Objectives: Electronic cigarette (e-cigarette) use has increased steadily in the United States, but little research has examined its prevalence in states comprising Appalachia, a rural region known for high rates of tobacco use. This study assessed lifetime and current e-cigarette use among adults by sociodemographic characteristics, geographic region, and cigarette smoking in Kentucky, with a focus on the Appalachian region. Methods: We used data from the 2016-2017 Behavioral Risk Factor Surveillance System (BRFSS) surveys to calculate the prevalence of lifetime and current e-cigarette use, and we used weighted multivariable logistic regression analyses to examine the relative influence of other factors. Results: Among adults in Kentucky, 5.8% (95% CI, 5.2%-6.4%) were current e-cigarette users and 27.0% (95% CI, 25.9%-28.0%) were lifetime users, compared with state medians of 4.6% (95% CI, 4.0%-5.1%) and 21.4% (95% CI, 19.4%-23.5%) for the United States. Multivariable regression models showed similar patterns for all regions: higher prevalence odds of current e-cigarette use among adults aged 18-24, current conventional smokers, and adults unable to work. Generally, Appalachian residents of Kentucky did not have significantly higher rates of lifetime or current e-cigarette use as compared with other non-Appalachian residents of Kentucky. Hispanic residents of Appalachian Kentucky, however, had higher rates of e-cigarette use than Hispanic residents of other regions of Kentucky. Conclusions: Rates of e-cigarette use were higher in Kentucky than in the United States but were not further elevated in Kentucky’s Appalachian region. High rates of e-cigarette use among Hispanic residents of Appalachia indicate a need to focus future interventions in the region.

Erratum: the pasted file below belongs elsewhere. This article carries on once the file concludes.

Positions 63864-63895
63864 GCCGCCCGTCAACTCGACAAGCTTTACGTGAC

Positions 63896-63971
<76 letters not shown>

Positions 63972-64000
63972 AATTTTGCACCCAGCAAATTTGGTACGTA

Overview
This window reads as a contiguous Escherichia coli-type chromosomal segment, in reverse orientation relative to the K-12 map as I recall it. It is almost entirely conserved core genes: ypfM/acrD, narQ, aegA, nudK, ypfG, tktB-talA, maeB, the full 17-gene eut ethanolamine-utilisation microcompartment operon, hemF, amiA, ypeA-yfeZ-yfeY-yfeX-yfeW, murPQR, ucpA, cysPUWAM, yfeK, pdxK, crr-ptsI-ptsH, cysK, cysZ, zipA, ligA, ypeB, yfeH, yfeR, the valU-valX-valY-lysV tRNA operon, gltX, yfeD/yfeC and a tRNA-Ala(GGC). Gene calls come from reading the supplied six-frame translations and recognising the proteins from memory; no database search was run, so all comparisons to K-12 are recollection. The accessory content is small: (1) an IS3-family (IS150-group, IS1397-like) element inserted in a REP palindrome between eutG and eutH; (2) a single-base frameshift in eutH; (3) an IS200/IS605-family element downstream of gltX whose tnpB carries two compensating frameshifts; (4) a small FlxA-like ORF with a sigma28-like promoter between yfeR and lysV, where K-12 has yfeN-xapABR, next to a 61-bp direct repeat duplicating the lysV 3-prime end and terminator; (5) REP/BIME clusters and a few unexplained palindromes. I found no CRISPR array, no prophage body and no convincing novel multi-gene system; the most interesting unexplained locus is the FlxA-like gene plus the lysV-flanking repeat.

|Number of pages||10|
|Journal||Public Health Reports|
|State||Published - Sep 2022|
Bibliographical noteFunding Information:
The authors acknowledge the efforts of Sarojini Kanotra, PhD, MPH, and the Kentucky BRFSS Program, Kentucky Cabinet for Health and Family Services. Furthermore, the authors appreciate the work of anonymous reviewers who contributed insightful comments that helped to improve this article. The authors disclosed receipt of the following financial support for the research, authorship, and/or publication of this article: This project was funded by a grant from the Foundation for a Healthy Kentucky. The Foundation’s mission is to address the unmet health care needs of Kentucky, by developing and influencing health policy, improving access to care, reducing health risks and disparities, and promoting health equity.
© 2021, Association of Schools and Programs of Public Health.
- electronic cigarette
ASJC Scopus subject areas
- Public Health, Environmental and Occupational Health